Nowadays Wilson Yip is an established name with a series of critically acclaimed action films to his name, but when he first released Kill Zone [SPL: Sha Po Lang] he still had everything to prove. The first time I watched Kill Zone I was pleasantly surprised by the gritty action on display, but 12 years is a long time, especially in genre cinema. Needless to say I was looking forward to revisiting the film in order to find out if it was still as impressive. Luckily for me it didn't disappoint.
Hong Kong has faced extreme up and downs in its cinematic history. The 70s and early 90s were highly successful periods, while the 80s and late 90s were way much darker. Hong Kong picked itself up again during the early 00s and Kill Zone is one of those films to emerge from that resurrection. Yip himself spend most of the 90s honing his skills directing mediocre (but sometimes amusing) genre fodder, Kill Zone was one the first times his talent was allowed to flourish.
Kill Zone is a martial arts film, but not the regular Hong Kong kind. Yip even alludes to this halfway through, when he puts one of his characters in front of a King of Fighters (SNK) arcade machine. There is no streamlined and/or highly technical martial arts here, instead the film features a cast of skilled brawlers, each with their own fighting techniques and sporting a very distinct, individual look. It's as if the characters in Kill Zone were transported right out of SNK's flagship series.
The story revolves around a longstanding feud between Chung (a hardened police detective) and Wong Po (a local criminal). With Chung's retirement just days away, he undertakes one final attempt to nail Po for his heinous crimes. Meanwhile Ma Kwan (Chung's replacement) also gets swept up in Chung's desperate attempts to put Po behind bars. With a police force running rampant and a crime boss fighting back, nobody is safe anymore.
Visually the film has lost very little of its shine. Moody lighting, very cool camera angles and snappy editing make for a fast-paced action film with more eye candy than you might expect from a film like this. It's not very high-brow or high-class, nothing like the Chinese martial arts films that were making headlines around that same time, but it still looks pretty damn badass and the action in particular is shot with great care and precision.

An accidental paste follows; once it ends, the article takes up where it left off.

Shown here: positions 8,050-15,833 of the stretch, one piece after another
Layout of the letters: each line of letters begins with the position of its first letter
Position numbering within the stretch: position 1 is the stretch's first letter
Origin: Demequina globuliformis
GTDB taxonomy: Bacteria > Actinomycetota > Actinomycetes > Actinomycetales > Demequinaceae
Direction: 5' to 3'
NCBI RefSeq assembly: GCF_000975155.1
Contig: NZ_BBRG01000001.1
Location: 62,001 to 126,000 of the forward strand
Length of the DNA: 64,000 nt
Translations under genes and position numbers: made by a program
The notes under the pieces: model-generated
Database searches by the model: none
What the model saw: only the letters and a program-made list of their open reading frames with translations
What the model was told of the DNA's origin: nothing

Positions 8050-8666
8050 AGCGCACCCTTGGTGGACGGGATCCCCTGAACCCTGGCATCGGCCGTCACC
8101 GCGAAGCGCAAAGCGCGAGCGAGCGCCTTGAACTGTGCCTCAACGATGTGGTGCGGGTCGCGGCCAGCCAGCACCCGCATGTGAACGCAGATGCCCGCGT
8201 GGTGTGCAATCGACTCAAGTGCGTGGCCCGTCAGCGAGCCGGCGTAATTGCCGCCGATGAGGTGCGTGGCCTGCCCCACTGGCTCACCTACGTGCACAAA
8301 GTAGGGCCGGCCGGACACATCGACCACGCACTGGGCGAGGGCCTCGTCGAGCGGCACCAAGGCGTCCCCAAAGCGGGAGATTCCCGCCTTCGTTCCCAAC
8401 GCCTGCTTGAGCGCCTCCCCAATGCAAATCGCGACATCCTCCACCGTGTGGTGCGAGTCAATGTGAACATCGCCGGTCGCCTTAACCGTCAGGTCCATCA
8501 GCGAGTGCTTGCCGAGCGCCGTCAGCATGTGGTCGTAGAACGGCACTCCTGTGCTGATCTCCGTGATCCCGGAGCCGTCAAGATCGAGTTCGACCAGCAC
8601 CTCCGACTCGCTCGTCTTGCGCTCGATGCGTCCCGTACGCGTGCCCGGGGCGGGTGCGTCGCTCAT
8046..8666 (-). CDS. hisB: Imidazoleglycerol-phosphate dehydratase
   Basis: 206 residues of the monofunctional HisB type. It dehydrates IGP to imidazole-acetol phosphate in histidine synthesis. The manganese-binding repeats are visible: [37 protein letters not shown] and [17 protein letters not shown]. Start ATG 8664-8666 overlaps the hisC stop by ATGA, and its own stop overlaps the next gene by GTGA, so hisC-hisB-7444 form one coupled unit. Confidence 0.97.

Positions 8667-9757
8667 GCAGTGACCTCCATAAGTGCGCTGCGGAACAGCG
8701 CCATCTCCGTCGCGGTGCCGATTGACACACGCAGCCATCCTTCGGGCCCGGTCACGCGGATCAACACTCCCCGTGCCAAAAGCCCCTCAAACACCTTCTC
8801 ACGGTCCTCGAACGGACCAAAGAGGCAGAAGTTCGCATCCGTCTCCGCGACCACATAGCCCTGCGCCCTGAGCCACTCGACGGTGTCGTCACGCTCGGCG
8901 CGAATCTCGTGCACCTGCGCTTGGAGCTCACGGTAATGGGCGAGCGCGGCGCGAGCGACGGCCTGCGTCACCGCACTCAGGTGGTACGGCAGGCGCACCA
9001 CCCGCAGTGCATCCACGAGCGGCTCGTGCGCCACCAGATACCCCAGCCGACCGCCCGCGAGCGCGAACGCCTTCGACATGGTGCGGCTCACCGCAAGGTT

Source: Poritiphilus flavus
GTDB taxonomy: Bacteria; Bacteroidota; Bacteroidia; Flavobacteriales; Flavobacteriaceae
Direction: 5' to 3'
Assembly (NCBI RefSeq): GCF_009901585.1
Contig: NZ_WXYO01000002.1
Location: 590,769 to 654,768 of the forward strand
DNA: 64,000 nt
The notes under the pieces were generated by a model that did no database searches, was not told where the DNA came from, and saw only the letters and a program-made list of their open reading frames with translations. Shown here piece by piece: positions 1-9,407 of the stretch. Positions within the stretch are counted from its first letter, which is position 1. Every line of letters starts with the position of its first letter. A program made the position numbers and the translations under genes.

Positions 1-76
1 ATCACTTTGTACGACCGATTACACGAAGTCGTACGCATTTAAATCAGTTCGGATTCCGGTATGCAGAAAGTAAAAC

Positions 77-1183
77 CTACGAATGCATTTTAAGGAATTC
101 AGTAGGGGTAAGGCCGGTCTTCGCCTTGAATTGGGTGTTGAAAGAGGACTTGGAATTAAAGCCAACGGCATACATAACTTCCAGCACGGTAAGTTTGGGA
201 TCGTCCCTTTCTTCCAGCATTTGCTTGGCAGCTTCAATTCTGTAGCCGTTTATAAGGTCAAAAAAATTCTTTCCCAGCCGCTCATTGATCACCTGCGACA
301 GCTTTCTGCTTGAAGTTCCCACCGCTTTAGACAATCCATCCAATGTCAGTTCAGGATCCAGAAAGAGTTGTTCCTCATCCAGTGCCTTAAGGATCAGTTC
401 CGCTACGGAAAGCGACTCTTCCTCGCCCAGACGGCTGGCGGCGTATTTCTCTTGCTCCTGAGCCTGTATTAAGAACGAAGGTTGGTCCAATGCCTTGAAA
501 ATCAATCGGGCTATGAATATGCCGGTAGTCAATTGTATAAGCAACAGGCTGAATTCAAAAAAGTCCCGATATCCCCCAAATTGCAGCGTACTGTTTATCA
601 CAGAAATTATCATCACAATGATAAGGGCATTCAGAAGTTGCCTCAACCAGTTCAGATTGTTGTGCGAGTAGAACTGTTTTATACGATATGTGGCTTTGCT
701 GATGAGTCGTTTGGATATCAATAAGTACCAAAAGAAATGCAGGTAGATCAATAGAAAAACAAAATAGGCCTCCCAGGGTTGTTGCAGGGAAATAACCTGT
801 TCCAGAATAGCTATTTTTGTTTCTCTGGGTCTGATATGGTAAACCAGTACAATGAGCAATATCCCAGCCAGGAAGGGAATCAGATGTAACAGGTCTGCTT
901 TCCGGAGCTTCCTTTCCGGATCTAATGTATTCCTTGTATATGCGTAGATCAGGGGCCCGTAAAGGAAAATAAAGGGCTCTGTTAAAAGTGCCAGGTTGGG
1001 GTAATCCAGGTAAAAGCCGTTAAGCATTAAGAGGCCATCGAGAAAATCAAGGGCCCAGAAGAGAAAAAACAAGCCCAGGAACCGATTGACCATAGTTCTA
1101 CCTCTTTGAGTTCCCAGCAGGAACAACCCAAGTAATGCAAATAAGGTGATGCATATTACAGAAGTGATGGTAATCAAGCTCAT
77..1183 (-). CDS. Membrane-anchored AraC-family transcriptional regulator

The soundtrack is the traditional weak point of Hong Kong cinema and it's no different here. It's not such a bad score to be honest, but it's so ultimately forgettable that you have to wonder why they even bothered. It's functional and it does add some flair, mostly to the battle scenes, but there's really nothing beyond that. Just some music that function as wallpaper so your ears don't have to wonder why there's only dialogue interrupted by the sounds of fists hitting faces.
Casting-wise there's a lot more going on. Leading the film is Simon Yam, but it's the people surrounding him that made Kill Zone stand out. The role of Ma Kwan was given to Donnie Yen, a part that marked Yen's return as a viable actor in Hong Kong (a credit shared with 14 Blades). Even more notable is Sammo Hung's appearance, as he takes on the part of the film's villain. Hung rarely played the bad guy in his career, but clearly not for lack of talent. Finally fans of Jing Wu can warm themselves to one his first stand-out performances, kicking ass as one of Hong's henchmen.
It's not just the fighting style and the prime casting that turned Kill Zone into a niche masterpiece though. Yip delivers a surprisingly harsh film with A-listers dying left and right. There's no Hollywood sugarcoating here, though that doesn't mean Yip shuns sentimentality. The plot is still pretty corny, but the execution is quite relentless compared to Hong Kong standards. Cherry on the cake is the ultimate face-off between Yen and Hung. A marvelous martial arts scene that stands as one of the highlights of modern Hong Kong cinema.
Kill Zone is a modern martial arts classic. Yip assembled a phenomenal cast, revitalized the classic martial arts choreography, gave the film some visual polish and never flinched when the story dictacted his characters to die. It's not a film that transcends its niche, but it considerably upped the bar for all the action films that followed. And a good 12 years later, it's still heaps of fun. It's not hard to see why this film launched Yip into the top league.